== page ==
Degree Name

Doctor of Philosophy


School of Civil, Mining and Environmental Engineering


Fluid flow through fractured rock occurs in geotechnical, mining and petroleum engineering applications. Engineering concerns for the fields of geotechnical and mining engineering, long-term safety assessment in underground waste storage, et al. have promoted research interest in this discipline. Due to the phenomenon complexity caused by the fracture roughness and flow tortuosity, attempts are still ongoing to improve the understanding of this flow process for geoengineering guidance. In this study, hydraulic behaviour and the flow regime of rock fractures is investigated and a model is proposed to capture the role of fracture roughness and tortuosity in the process of water flow through rough rock fractures.

To fulfil the study of this thesis, the upgrading of the existing triaxial flow testing system was performed by the author at the University of Wollongong. A large triaxial cell was redesigned and fabricated for coupled water flow tests on rock fractures. The issue of air dissolving into the pressurised water inside the water vessel was solved by introducing a new water vessel with an in-built high-strength bladder. Optical laser sensors were introduced to capture the normal deformation of the rock fracture.

With this innovated triaxial flow testing system, the hydraulic behaviour of sandstone, granite and limestone fractures was experimentally investigated with the coupling of normal confining stress. The results show that, for both mated and nonmated fractures, the volumetric flow rate decreases with the increase in the normal stress, but the decreasing trends of the flow rate tend to be smaller under higher confining stress. Due to fracture roughness, the closure of the mechanical aperture is much larger than that of the hydraulic aperture.

Subsequently, the flow regime of water flow through rock fractures was extensively investigated in the laboratory. The results of macroscopic flow tests show that the linear Darcy’s flow occurs for mated rock fractures due to the small aperture, while the nonlinear deviation flow occurs at relatively high Reynolds number in non-mated rock fractures. The analyses show that Izbash’s law can provide an excellent description for this nonlinear flow process as well as the Forchheimer equation. For the first time, the nonlinear factor b of Forchheimer equation was quantified with the increase of normal stress. The nonlinear factor b increases with normal confining stress, indicating that appreciable nonlinear effect occurs at lower volumetric flow rates for rock fracture of smaller true transmissivity. A factor E, which is defined as the ratio of pressure loss dissipated by the nonlinear term of the Forchheimer equation to the total pressure loss, was introduced to determine the critical Reynolds number for the initiation of significant nonlinear flow. The experimental data of both mated and non-mated fracture flow show that the confining stress does not necessarily change the linear and nonlinear flow patterns, however, it has a significant effect on flow characteristics.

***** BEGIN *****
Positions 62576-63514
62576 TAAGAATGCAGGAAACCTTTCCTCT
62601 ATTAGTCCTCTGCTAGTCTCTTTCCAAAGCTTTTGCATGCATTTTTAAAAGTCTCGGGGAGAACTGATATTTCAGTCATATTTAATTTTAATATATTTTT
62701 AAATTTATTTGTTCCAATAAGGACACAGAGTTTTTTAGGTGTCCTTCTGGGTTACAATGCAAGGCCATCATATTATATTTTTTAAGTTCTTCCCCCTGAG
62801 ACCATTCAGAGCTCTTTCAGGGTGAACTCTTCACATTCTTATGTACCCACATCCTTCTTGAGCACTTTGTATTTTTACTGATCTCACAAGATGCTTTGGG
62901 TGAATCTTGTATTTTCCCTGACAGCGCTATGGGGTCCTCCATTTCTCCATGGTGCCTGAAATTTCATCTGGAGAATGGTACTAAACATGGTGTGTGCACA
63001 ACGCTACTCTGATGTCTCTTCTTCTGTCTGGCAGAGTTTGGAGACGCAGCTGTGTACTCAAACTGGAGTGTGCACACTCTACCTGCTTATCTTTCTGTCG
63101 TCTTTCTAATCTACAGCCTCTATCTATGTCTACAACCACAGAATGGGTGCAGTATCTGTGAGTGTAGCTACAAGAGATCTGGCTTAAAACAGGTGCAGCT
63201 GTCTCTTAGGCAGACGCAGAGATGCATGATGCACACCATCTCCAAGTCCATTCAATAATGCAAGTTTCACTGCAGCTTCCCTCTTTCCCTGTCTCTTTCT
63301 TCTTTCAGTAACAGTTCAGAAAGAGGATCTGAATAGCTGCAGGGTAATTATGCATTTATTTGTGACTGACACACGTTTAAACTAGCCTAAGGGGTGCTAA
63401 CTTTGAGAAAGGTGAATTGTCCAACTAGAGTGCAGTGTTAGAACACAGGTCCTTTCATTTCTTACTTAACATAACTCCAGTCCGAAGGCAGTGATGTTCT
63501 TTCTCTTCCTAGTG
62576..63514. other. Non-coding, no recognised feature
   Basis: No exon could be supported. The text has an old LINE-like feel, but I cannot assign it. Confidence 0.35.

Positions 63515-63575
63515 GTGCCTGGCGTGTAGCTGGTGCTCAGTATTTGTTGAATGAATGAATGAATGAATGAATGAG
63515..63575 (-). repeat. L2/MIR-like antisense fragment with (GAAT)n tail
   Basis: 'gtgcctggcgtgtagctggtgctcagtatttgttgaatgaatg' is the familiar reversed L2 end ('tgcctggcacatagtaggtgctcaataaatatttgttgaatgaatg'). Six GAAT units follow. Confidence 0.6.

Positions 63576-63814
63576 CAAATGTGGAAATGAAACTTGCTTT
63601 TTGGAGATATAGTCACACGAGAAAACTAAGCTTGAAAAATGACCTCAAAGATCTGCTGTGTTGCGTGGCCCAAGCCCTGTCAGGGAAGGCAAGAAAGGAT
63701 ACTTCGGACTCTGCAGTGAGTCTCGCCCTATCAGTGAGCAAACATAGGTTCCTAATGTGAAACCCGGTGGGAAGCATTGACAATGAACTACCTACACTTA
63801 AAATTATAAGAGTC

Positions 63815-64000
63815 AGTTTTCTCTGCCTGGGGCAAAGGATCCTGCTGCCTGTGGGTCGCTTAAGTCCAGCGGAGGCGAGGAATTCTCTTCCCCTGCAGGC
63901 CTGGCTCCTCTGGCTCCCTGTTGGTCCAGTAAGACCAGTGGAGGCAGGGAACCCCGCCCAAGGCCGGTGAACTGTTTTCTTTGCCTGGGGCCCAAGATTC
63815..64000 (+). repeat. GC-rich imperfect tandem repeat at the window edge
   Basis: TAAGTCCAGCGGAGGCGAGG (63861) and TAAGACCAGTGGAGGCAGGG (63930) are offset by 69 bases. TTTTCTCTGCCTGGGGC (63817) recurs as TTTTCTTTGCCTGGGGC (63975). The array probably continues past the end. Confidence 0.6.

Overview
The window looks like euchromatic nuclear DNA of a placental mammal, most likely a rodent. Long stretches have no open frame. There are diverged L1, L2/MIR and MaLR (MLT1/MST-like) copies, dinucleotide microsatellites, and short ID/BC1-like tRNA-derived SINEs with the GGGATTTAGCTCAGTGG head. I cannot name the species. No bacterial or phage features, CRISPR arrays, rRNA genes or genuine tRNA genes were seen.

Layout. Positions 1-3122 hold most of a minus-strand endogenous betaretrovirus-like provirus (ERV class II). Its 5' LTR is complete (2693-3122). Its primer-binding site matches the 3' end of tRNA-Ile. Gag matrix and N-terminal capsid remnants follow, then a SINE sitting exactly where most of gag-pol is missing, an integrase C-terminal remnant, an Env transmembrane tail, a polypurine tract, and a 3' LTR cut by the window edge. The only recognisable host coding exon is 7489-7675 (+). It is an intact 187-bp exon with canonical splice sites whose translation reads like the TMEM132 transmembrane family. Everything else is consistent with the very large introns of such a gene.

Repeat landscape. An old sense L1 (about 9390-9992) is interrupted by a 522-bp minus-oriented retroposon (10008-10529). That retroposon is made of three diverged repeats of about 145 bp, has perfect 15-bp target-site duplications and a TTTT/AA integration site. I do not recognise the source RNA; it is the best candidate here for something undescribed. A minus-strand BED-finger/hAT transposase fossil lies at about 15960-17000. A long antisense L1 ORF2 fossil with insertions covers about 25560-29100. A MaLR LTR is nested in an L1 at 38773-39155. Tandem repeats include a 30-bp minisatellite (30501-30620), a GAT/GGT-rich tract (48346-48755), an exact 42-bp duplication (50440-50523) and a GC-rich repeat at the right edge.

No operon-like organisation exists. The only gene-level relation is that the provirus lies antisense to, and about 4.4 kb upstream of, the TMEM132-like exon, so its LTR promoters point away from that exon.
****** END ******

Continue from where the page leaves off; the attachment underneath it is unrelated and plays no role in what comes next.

The nonlinear flow deviation source was identified by conducting microfluidic flow tests based on advanced microfluidic fabrication technology. With the fluorescence labelling approach, the trajectory of water flow when it passes over the cavity under different flow velocities was captured by the microscope digital camera. The results indicate that the gradual reduction of flow trajectory within the channel adjacent to the cavity and the growth of eddy inside the cavity reflect the evolution of microscopic viscous and inertial forces as flow velocity increases. The eddy formed inside the cavity does not contribute to the total flow flux, but the running of the eddy consumes the flow energy. This amount of pressure loss due to eddies could contribute to the nonlinear deviation of fracture fluid flow from linear Darcy’s law. To understand the flow process in rock fracture, the pressure head loss of water flow through rough rock fractures was studied using the friction factor. Water flow tests were conducted through rock fractures with JRC from 5.5 to 15.4 under changing normal stresses from 0.5 to 3.5 MPa. The friction factor was formulated as a function of two independent variables: Reynolds number and relative roughness. Relative roughness is defined as the ratio of average peak asperity height to the equivalent hydraulic aperture. Sensitivity analyses show that in general, the proposed friction factor increases with the relative roughness of confined fractures. The large difference of friction factor induced by relative roughness occurs when the Reynolds number is lower than unity, especially for Re < 0.2.

Based on the proposed friction factor, an explicit mathematical model was derived for water flow through rock fractures. The model can be regarded as a modified cubic law extended by taking the relative roughness as the correction variable. The comparison of the normalized flow rate predicted by the proposed model and cubic law shows that the error of the predicted value by the model of parallel planar plates can be up to 10% when the relative roughness approaches 63.5, and the normalized flow rate is approximately 64% of the predicted value by cubic law for tight rock fracture with relative roughness up to 300. In order to examine the general suitability of the proposed model, the verification of the proposed friction factor to water flow through granite and limestone fractures was carried out. The results show that the proposed friction factor can describe the experimental data well.